Lucifer's chief opponent here is the Basanos, a sentient Tarot Card deck created as a malign twin of the Book of Destiny. The Basanos can see all possible realities and force the outcome they desire; Lucifer is powerful enough to shrug off almost any and all attacks imaginable. But we're dealing with a deck of cards here -- They/It have something up Their/Its sleeve(s). Highly recommended.

Tuesday, March 6, 2012

This Novel Sucks

A Dark Matter by Peter Straub (2010): Peter Straub has been a fine writer of the supernatural for decades. A Dark Matter, though, is a dreadful piece of work. It's structurally and metaphysically ambitious -- I'll give it that -- but Straub's reach has far exceeded his grasp here.
The only horror novel from a major writer I can think of that's this bad in the same way is William Peter Blatty's exhausting, overly precious Legion, with its dollar-store profundities and its precious little toe-dips into actual philosophy, religion, and cosmology.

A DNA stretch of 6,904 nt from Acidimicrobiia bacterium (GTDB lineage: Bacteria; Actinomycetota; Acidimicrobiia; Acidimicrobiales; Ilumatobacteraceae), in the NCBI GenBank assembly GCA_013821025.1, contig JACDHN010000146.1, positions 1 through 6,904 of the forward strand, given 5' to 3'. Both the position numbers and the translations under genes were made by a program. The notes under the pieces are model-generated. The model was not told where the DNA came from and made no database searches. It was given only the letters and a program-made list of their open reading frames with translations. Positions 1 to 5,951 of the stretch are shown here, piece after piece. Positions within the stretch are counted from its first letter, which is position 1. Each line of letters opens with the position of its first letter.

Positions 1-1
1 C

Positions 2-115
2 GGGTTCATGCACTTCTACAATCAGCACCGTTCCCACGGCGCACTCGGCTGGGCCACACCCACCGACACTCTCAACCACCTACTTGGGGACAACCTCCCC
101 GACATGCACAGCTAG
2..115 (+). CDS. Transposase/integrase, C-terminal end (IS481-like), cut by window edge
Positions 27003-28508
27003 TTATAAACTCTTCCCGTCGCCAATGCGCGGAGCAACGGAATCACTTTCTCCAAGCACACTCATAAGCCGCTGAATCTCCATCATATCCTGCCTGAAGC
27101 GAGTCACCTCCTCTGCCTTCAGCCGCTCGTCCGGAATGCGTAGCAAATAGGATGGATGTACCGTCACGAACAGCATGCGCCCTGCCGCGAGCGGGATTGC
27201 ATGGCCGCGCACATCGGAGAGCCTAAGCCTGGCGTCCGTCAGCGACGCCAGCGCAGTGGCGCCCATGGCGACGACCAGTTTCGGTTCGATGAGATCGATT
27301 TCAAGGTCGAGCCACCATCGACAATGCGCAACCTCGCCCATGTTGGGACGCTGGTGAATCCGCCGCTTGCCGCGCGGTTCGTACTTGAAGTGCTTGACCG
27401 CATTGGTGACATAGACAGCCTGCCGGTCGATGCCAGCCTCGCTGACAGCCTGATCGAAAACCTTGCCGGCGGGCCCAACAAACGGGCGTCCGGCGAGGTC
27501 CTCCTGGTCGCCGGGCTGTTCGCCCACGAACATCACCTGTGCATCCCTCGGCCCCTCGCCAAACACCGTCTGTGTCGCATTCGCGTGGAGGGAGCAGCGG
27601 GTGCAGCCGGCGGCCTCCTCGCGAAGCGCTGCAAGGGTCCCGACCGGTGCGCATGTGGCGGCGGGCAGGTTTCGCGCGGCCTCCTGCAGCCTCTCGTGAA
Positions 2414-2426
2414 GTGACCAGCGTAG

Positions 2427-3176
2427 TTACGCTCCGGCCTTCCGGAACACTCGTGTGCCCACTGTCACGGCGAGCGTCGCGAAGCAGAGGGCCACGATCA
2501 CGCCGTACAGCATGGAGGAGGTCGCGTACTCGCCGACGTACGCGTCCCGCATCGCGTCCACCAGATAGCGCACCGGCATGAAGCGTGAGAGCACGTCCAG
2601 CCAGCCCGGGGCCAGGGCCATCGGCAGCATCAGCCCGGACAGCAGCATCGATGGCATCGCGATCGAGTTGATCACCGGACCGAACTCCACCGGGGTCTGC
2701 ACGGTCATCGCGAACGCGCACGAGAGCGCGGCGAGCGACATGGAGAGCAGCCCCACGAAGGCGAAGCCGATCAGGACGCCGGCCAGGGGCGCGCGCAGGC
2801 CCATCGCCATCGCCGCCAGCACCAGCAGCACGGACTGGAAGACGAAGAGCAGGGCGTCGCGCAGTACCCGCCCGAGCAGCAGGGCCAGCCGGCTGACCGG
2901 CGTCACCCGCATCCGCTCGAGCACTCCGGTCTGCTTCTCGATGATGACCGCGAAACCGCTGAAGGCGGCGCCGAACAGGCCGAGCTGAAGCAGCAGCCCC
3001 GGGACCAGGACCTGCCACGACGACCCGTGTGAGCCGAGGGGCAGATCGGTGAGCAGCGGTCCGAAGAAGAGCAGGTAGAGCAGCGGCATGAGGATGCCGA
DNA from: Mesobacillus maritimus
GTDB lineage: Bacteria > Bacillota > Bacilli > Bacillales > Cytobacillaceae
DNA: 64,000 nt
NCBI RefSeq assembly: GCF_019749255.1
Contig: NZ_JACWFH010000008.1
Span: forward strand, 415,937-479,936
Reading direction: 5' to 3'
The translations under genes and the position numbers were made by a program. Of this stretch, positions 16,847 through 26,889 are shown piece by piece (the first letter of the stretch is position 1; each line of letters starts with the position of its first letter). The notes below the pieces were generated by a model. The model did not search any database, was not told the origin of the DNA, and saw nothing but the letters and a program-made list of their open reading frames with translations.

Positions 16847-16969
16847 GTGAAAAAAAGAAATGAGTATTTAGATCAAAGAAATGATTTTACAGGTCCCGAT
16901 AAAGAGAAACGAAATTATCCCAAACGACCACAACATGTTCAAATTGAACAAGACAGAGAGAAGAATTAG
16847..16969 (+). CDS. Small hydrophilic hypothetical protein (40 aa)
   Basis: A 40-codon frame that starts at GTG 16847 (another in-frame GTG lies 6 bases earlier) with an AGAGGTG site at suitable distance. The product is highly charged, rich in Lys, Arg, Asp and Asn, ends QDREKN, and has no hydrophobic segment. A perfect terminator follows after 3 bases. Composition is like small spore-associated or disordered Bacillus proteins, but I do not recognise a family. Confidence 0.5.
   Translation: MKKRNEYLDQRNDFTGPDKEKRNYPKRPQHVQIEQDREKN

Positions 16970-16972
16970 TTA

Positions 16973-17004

Yes. Of a certain type of horror novel, from 35 years of reading horror novels, I can say this is the second worst one ever. No wonder it won the Bram Stoker Award for Best Novel of 2010 from the Horror Writers Guild. It must have stunned the voters into a stupor.

Back in 1966, a group of high-school and college students were taken in by figuratively and literally rambling guru Spencer Mallon. They did something in a meadow. One person died. One person disappeared. Everyone was changed forever. Now, the one member of this group of students who didn't go into that meadow, novelist Lee Harwell, sets out to find out what really happened.

This isn't an unusual set-up for a horror story -- M. John Harrison's great novella "The Great God Pan" similarly and far more evocatively deals with the aftermath of such a supernatural event decades later.